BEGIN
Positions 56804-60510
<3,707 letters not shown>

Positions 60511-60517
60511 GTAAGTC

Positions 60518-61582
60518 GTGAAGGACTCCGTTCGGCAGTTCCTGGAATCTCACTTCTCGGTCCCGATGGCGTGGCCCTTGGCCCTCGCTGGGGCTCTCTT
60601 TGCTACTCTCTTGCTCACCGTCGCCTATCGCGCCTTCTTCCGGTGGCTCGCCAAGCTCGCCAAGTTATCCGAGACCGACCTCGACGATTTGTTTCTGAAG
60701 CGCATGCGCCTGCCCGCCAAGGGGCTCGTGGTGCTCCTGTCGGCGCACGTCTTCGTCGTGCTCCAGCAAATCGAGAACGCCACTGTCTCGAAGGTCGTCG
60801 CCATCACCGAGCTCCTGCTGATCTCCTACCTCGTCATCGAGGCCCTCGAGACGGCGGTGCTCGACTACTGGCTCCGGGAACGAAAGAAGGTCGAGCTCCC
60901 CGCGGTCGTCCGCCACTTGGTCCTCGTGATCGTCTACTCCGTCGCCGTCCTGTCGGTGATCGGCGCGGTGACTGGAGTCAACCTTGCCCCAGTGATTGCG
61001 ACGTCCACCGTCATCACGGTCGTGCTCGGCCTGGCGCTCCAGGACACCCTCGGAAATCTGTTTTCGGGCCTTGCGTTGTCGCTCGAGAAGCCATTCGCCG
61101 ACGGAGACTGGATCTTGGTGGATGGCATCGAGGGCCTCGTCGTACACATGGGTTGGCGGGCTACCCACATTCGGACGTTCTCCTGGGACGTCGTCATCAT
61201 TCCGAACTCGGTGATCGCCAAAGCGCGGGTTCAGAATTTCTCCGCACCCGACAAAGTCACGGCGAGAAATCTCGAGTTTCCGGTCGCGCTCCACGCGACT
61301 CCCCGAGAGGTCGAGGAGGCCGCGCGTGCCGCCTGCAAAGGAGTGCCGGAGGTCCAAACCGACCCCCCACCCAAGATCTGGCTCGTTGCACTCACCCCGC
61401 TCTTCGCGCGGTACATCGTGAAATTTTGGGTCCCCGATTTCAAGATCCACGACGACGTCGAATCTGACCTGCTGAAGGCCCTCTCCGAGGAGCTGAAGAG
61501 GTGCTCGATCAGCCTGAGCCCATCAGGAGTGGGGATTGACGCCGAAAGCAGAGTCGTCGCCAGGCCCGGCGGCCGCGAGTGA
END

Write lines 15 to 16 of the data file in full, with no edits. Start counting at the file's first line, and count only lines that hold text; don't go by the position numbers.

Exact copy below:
61401 TCTTCGCGCGGTACATCGTGAAATTTTGGGTCCCCGATTTCAAGATCCACGACGACGTCGAATCTGACCTGCTGAAGGCCCTCTCCGAGGAGCTGAAGAG
61501 GTGCTCGATCAGCCTGAGCCCATCAGGAGTGGGGATTGACGCCGAAAGCAGAGTCGTCGCCAGGCCCGGCGGCCGCGAGTGA